You are probably reading this because your dentist or specialist endodontist has said you need root canal or endodontic treatment. If so, you are not alone. Millions of teeth receive root canal or endodontic treatment each year. By choosing endodontic treatment, you are choosing to keep your natural teeth as a healthy foundation for chewing and biting for years to come. If you have never had root canal or endodontic treatment or if it has been many years since your last procedure, you may have questions or outdated expectations. This section answers your questions and explains how today's root canal or endodontic treatment saves teeth. Please also check the "Root Canal" section of our website, which explained what root canal treatment is. If you would like to know more, be sure to talk with your specialist endodontist.
All dentists, including your general dentist, received training in endodontic treatment in dental school. General dentists can perform endodontic procedures along with other dental procedures, but often they refer patients needing endodontic treatment to a specialist endodontist, who is a valuable partner and collaborator on your general dentist’s team of trusted caregivers. A specialist endodontist is a dentist who specialises in saving teeth. Specialist endodontists become specialists by completing five years of dental school followed by at least an additional three or more years of advanced specialty training in the treatment of diseases of the dental pulp.
They perform routine as well as difficult and very complex procedures, including root canal treatment, root canal retreatment and endodontic microsurgery (also called root-end surgery or apicectomy). As a result of their specialty training, specialist endodontists are skilled in finding the cause of oral and facial pain, treating traumatic injuries to teeth, diagnosing cracked teeth and performing other procedures that save teeth. Specialist endodontists also are the experts in local anaesthesia, ensuring patients are completely numb and comfortable during their procedures.
In addition, specialist endodontists often utilize state-of-the-art technologies such as digital imaging, operating microscopes, ultrasonic instrumentation and cone beam computed tomography (CBCT), an innovative imaging technique that provides specialist endodontists with three-dimensional views of the patient’s teeth and supporting structures. Advanced technologies, together with specialised techniques and training, give specialist endodontists a very accurate view of the inside of the tooth, and allow them to treat the tooth quickly, efficiently and comfortably.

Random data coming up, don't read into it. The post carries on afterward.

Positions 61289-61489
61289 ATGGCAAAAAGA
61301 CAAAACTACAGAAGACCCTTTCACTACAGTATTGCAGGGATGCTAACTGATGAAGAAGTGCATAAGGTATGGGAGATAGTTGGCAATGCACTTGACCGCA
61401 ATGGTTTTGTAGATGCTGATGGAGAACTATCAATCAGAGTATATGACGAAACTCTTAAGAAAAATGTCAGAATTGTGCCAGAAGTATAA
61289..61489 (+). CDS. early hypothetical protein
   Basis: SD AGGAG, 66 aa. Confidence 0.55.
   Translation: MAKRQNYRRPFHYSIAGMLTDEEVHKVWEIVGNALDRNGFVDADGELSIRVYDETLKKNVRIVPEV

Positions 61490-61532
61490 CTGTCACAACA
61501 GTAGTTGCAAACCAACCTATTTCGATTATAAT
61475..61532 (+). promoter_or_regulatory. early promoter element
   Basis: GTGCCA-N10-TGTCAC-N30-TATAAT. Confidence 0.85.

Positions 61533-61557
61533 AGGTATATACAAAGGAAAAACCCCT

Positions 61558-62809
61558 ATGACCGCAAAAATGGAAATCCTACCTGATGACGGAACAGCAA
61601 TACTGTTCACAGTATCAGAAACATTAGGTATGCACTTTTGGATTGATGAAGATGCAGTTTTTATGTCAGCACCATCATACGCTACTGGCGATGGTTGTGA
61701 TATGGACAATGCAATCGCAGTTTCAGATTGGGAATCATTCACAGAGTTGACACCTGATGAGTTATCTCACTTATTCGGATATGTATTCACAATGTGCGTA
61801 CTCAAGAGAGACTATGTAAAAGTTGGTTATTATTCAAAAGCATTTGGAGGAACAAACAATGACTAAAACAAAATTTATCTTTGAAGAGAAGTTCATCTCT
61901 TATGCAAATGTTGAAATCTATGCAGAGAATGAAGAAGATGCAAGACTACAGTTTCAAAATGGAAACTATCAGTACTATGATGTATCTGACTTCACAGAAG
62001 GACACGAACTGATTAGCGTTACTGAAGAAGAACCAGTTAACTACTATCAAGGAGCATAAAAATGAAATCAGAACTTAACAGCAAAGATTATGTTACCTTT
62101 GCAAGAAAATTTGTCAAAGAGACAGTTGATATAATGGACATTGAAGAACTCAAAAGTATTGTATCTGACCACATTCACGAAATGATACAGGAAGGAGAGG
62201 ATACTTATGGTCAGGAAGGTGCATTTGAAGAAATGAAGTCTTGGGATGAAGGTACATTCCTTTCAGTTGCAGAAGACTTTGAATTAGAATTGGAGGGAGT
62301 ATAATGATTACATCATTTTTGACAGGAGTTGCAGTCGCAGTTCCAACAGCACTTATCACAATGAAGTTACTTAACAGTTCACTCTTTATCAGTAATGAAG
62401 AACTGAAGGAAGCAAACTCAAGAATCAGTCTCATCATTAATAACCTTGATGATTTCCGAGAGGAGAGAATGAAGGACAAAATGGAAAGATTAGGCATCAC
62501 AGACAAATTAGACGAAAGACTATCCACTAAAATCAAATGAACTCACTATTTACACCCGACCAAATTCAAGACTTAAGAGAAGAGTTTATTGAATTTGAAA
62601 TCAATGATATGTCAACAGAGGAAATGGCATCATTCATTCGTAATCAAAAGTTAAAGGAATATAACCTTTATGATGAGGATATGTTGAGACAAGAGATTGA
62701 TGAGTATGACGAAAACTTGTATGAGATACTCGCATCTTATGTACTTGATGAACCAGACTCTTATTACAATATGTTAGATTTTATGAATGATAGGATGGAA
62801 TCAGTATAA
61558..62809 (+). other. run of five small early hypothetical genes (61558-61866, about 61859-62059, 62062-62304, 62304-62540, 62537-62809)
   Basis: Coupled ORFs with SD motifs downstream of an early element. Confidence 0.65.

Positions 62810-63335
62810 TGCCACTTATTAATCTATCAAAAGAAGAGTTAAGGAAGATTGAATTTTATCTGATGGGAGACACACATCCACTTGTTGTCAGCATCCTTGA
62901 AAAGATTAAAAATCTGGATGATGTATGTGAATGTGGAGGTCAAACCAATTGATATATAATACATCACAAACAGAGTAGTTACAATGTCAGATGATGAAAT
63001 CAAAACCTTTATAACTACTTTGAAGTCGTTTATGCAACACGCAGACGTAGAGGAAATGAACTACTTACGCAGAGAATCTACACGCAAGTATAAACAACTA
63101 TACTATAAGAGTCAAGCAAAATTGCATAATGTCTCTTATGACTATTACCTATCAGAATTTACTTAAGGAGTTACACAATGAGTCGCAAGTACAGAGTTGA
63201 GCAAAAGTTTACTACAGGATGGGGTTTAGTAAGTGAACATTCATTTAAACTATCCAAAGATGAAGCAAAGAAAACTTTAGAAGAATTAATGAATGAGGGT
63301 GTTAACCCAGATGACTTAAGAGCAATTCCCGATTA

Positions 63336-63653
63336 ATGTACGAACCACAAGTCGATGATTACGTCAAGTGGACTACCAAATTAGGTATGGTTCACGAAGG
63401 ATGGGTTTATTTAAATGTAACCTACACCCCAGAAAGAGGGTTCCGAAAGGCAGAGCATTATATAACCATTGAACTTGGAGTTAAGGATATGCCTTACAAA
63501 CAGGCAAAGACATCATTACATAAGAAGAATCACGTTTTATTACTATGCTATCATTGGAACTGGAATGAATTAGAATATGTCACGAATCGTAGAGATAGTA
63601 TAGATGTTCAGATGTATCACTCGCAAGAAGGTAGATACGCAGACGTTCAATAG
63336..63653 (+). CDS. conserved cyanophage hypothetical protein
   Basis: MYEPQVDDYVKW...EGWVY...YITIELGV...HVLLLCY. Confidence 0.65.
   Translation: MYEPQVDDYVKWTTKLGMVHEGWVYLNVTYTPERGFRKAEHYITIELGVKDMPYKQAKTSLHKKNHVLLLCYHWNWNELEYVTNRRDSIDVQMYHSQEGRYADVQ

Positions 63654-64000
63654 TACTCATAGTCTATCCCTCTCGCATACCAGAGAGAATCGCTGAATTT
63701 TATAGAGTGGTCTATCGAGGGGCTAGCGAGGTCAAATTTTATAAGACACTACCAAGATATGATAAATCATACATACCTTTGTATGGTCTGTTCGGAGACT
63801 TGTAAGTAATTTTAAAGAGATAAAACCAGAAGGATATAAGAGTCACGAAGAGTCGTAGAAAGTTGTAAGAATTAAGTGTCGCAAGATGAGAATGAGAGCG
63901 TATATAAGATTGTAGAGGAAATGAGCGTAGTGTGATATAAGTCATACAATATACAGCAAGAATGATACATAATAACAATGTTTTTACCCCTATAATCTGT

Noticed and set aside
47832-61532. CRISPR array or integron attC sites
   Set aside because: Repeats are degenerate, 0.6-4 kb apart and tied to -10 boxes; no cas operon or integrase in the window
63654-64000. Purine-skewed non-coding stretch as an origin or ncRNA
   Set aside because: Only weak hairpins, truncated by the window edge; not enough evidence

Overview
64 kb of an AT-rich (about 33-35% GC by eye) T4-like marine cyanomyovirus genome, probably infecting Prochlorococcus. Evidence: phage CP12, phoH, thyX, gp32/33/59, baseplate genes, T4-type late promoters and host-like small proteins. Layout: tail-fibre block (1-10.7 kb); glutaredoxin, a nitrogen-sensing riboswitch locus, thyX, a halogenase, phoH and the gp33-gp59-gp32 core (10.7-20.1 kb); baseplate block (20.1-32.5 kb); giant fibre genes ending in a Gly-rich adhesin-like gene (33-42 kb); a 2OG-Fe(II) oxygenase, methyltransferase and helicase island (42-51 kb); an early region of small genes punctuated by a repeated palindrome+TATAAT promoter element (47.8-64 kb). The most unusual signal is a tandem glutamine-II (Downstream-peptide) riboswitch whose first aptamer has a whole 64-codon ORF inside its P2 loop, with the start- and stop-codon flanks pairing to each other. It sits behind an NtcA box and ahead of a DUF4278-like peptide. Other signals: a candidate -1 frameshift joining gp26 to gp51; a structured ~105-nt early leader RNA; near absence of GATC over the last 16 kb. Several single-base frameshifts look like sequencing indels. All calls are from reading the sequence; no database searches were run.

The specialist endodontist removes the inflamed or infected pulp, carefully cleans and shapes the inside of the tooth, then fills and seals the space. Afterwards, you will return to your dentist, who will place a crown or other restoration on the tooth to protect and restore it to full function. After restoration, the tooth will function like any other tooth.
Many root canal or endodontic procedures are performed to relieve the pain of toothaches caused by pulp inflammation or infection. With modern techniques and anaesthetics, most patients report that they are comfortable during the procedure. For the first few days after treatment, your tooth may feel sensitive and bruised, especially if there was pain or infection before the procedure. This discomfort can be relieved with over-the-counter or prescription medications. Follow your specialist endodontist’s instructions carefully. Your tooth may continue to feel slightly different from your other teeth for some time after your root canal or endodontic treatment is completed. However, if you have severe pain or pressure or pain that lasts more than a few days, call your specialist endodontist.
Root canal or endodontic treatment occasionally can be completed in one appointment, depending on the condition of your tooth and your personal circumstances. However, most teeth require multiple visits. You will be well informed of the procedure, the number and length of the appointment during your consultation.
The treatment involves the following steps: